A recent federal appellate court case seems to have closed any hope on assignment of benefits in Ohio.1 The case involved a post-loss assignment of insurance claims benefits to a body shop to do repairs. The holding upheld anti-assignment language in the policy:

Under Ohio law, an assignment of contract rights is generally invalid when ‘there is clear contractual language prohibiting assignment.’ Pilkington N. Am., Inc. v. Travelers Cas. & Sur. Co., 861 N.E.2d 121, 128 (Ohio 2006). Here, the insurance contracts expressly barred any assignment absent State Farm’s consent and State Farm did not consent to any of the assignments. Blue Ash counters that the Pilkington court chose not to enforce the anti-assignment clause there, and contends that we should do the same here. But Pilkington stands apart from this case: there, the assignee was a successor-in-interest to a predecessor company that had suffered a fixed loss before the succession and assignment. Here, by contrast, the insureds purported to assign their rights to a third party—Blue Ash—and the amounts of their losses are disputed. Suffice it to say that Pilkington’s facts are distinguishable. The terms of the insurance contracts govern here.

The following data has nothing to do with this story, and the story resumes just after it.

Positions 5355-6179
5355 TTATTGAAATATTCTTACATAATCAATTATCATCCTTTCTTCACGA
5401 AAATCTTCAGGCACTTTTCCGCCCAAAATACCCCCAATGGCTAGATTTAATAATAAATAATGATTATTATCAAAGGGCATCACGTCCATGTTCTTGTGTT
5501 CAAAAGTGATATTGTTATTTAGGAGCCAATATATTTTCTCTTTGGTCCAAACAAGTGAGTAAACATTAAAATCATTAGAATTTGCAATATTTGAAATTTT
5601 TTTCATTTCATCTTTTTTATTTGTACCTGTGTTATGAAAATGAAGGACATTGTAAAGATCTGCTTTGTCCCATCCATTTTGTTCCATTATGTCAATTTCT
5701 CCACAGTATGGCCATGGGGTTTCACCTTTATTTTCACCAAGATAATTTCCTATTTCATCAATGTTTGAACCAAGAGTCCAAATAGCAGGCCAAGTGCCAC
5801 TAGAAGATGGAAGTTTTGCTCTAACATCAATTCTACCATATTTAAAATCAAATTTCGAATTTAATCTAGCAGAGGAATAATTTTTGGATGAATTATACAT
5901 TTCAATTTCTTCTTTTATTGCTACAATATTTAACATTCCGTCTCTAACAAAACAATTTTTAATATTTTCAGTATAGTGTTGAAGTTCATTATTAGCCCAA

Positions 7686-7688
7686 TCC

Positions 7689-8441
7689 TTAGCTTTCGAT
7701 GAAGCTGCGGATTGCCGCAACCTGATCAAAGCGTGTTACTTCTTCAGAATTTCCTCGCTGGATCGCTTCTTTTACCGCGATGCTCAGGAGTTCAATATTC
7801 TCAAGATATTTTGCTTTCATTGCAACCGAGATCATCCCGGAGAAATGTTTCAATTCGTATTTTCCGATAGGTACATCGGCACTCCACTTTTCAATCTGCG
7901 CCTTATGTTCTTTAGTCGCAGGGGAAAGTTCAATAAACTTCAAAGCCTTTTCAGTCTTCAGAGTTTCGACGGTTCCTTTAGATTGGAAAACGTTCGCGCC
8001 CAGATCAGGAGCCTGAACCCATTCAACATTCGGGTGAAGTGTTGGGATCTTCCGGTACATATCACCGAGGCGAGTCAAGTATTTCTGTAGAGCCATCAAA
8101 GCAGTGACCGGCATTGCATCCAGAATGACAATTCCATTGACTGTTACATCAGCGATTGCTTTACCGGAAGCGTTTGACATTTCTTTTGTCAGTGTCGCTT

Contractors in Ohio should carefully read the insurance policy to see if there is an anti-assignment clause. If one exists and there is a dispute about the amount owing, the policyholder will have to bring a lawsuit or otherwise force the issue of the amount owed for the repairs.

Thought For The Day

Never spend your money before you have earned it.
—Thomas Jefferson
1 Blue Ash Auto Body, Inc. v. State Farm Mut. Auto. Ins. Co., No. 21-3365, 2021 WL 5755632 (6th Cir. Dec. 3, 2021).